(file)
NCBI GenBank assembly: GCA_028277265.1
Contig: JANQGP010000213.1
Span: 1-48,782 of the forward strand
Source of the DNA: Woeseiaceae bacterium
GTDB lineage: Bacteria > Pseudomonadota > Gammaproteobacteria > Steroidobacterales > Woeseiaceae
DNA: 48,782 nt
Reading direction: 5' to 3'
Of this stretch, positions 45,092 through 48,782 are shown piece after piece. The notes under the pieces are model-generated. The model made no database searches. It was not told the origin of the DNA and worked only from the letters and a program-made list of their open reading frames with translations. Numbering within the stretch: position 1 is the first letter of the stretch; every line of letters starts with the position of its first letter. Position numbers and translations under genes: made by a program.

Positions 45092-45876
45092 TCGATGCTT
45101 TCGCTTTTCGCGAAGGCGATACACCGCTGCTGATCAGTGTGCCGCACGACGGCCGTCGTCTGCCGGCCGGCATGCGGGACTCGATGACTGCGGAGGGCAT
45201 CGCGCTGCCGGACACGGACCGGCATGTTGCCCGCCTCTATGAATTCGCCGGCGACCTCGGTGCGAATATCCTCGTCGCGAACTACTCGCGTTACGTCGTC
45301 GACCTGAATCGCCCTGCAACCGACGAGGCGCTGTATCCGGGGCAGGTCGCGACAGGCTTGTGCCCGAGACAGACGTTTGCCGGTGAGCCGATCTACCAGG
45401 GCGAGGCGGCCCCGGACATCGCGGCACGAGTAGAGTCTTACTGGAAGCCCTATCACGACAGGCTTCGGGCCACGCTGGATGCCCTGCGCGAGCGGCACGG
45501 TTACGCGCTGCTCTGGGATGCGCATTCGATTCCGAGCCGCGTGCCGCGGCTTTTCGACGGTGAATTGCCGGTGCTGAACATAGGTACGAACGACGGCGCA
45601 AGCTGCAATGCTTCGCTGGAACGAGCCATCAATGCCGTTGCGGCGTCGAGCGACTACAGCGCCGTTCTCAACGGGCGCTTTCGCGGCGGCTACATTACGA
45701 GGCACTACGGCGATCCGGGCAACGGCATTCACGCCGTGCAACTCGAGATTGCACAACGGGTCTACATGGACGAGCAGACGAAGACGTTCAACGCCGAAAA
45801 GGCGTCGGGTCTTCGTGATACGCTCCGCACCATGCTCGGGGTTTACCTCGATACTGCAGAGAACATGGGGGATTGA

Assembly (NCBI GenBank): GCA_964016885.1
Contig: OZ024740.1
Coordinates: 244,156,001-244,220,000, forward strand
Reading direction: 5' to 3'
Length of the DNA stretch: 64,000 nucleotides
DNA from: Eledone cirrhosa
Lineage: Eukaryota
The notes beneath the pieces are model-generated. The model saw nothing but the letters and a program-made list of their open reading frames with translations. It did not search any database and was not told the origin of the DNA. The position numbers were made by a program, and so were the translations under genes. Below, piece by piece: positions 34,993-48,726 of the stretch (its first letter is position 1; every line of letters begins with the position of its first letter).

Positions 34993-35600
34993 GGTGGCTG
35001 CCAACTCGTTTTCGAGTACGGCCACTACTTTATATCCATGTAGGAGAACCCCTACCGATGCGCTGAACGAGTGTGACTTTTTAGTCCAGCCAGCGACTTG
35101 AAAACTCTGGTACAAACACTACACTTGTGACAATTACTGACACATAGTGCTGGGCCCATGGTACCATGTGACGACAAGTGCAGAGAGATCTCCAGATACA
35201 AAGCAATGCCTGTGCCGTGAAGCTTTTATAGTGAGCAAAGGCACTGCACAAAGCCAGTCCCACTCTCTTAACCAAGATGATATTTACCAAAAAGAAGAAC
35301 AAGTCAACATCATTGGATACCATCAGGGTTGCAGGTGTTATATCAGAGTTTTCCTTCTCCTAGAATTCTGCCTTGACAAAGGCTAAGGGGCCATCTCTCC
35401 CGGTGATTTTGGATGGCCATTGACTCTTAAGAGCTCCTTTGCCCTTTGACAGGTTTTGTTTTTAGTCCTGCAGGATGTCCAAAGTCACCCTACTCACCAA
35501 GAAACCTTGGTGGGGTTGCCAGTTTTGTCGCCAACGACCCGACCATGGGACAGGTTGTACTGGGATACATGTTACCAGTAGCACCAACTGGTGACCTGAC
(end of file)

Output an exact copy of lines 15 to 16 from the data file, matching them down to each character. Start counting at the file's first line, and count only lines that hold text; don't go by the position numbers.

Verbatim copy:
45501 TTACGCGCTGCTCTGGGATGCGCATTCGATTCCGAGCCGCGTGCCGCGGCTTTTCGACGGTGAATTGCCGGTGCTGAACATAGGTACGAACGACGGCGCA
45601 AGCTGCAATGCTTCGCTGGAACGAGCCATCAATGCCGTTGCGGCGTCGAGCGACTACAGCGCCGTTCTCAACGGGCGCTTTCGCGGCGGCTACATTACGA